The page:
Taylor Swift regularly appears in celebrity news, but she has lately been featured in legal news after accusing Denver radio DJ David Mueller of groping her during a 2013 “meet-and-greet.” Mueller denied the accusation and sued Swift for defamation. Swift countersued Mueller for assaulting her. Swift’s lawyers have advised the court that they plan to call an expert in feminist studies to explain why men assault women and to compare Mueller to men who perpetrate assaults. Mueller has filed a motion to exclude that expert testimony.
Swift and Mueller have very different perceptions of the incident that underlies the lawsuit. The key dispute is whether Mueller merely had his hand near Swift’s buttocks as he leaned close to her while pictures were taken, or whether he reached his hand under her dress and groped her.
Mueller does not deny that Swift was groped, but blames the groping on one of his superiors at the radio station where he was employed. Mueller alleges that country station KYGO fired him after Swift accused him of touching her. Swift testified in a deposition that she is sure Mueller was the culprit. She said the touching made her feel frantic, distressed, and violated.
At Swift’s request, the judge presiding over the dispute ordered photographic evidence sealed so that it would not affect potential jurors. The gossip site TMZ nevertheless published the photograph. The photo shows only that Mueller’s hand is behind Swift, below her back, and that Mueller is grinning. The location of his hand, and the back of Swift’s dress, cannot be seen in the picture.
The photographer testified in a deposition that Swift told her after the meet-and-greet that Mueller grabbed her inappropriately. The photographer also testified that she observed a shocked expression on Swift’s face and saw her make an abrupt movement when Mueller was next to Swift.
After the meet-and-greet, Swift reported the touching to her mother, who is also her manager. Swift’s mother reported the incident to the radio station, which reportedly fired Mueller for violating his morality clause.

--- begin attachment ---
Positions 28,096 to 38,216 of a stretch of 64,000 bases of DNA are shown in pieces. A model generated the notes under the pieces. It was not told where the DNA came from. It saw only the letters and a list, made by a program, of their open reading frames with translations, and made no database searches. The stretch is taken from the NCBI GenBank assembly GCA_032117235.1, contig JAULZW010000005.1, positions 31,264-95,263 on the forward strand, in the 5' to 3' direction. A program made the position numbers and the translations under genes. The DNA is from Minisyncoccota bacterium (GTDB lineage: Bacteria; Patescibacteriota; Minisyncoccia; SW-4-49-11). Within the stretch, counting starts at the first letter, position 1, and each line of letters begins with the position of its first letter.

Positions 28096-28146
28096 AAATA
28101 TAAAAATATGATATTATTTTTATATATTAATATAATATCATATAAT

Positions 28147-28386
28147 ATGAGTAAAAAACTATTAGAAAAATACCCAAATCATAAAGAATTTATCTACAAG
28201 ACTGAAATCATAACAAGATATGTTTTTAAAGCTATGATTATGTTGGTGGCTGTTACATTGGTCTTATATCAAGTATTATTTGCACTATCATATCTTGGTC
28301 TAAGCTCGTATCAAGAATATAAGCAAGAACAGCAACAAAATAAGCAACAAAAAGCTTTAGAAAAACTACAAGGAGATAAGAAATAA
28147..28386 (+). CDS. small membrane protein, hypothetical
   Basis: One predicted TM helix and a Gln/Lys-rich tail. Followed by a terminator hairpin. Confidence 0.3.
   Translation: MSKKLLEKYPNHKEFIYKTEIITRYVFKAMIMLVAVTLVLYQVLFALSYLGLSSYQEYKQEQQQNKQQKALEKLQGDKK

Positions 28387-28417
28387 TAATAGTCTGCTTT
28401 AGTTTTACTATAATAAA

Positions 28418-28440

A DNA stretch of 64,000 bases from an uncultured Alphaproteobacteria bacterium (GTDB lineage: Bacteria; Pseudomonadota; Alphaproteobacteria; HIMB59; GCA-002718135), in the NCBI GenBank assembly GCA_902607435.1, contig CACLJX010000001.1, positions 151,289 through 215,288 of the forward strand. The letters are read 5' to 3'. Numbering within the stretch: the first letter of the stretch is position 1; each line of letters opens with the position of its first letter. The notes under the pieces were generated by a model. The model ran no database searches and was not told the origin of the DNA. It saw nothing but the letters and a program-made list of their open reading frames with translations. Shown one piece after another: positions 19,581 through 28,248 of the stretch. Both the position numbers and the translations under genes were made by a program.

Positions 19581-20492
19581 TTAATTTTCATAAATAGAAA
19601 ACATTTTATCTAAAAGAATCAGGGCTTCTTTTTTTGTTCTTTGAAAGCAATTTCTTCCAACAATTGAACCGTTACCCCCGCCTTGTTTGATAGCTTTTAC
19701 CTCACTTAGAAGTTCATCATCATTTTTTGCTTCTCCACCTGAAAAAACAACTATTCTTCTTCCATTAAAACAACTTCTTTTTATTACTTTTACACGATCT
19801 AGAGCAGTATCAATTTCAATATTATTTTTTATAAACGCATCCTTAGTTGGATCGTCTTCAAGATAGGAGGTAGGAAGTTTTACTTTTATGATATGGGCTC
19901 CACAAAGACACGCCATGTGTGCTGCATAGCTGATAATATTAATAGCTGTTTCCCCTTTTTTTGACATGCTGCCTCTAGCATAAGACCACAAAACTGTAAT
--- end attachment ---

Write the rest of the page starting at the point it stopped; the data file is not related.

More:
Mueller sued Swift and the radio station in 2015, alleging slander and interference with contract. Swift countersued, promising to give any damages she wins to charity. Last year, Forbes placed Swift on top of its annual list of highest-paid celebrities.
Swift has hired Lorraine Bayard de Volo to testify as an expert witness. Professor de Volo teaches women and gender studies at the University of Colorado Boulder. The expert report prepared by de Volo purports to examine “the consistency between the evidence in this case with the emotional and psychological traits associated with the perpetrators and of sexual assault and sexual harassment.” In particular, de Volo opines:
- Sexual harassment and assault are motivated by the perpetrator’s need to assert power and to protect the perpetrator’s status. Mueller allegedly felt threats to his job, to his identity as a radio personality, and to his masculinity before he met Swift. His status is therefore consistent with that of a male who would engage in sexual assault or harassment.
- Victims of sexual assault often delay reporting the incident. Swift’s failure to make an immediate complaint is therefore consistent with the behavior of a sexual assault victim.
Mueller, unsurprisingly, filed a Daubert motion to exclude the expert’s testimony. The motion claims that de Vos, who has no training in psychology, is unqualified to create a “profile” of sexual assault perpetrators or to decide whether Mueller fits such a profile.
Mueller contends that de Vos arrived at her opinion without ever meeting or interviewing him. The motion also cites appellate decisions (primarily from criminal prosecutions) holding that a “profile” cannot be used as evidence of guilt. Those cases generally hold that people who fit the profile of a criminal are not always criminals, and that profile evidence amounts to unfair stereotyping that is unduly prejudicial to the right to a fair trial.
Mueller argues that many men experience threats every day to their jobs and masculinity, and that most of them do not respond by committing sexual assaults. In Mueller’s view, any relevance the expert’s opinion might have is outweighed by its potentially prejudicial influence on jurors who might give it more weight than it deserves.
The court will need to decide whether criminal precedents apply to a civil case, where constitutional concerns about unfair evidence are less pressing. There is reason to question, however, the relevance of profile evidence when the issue before the jury is whether Mueller touched Swift inappropriately, not whether he is the kind of person who might do so.
The motion addresses de Volo’s first opinion but not the second. At least in criminal trials, it is common for experts to explain why a victim might delay reporting a sexual assault. That kind of testimony might be equally relevant in a civil trial, and Mueller does not appear to oppose it.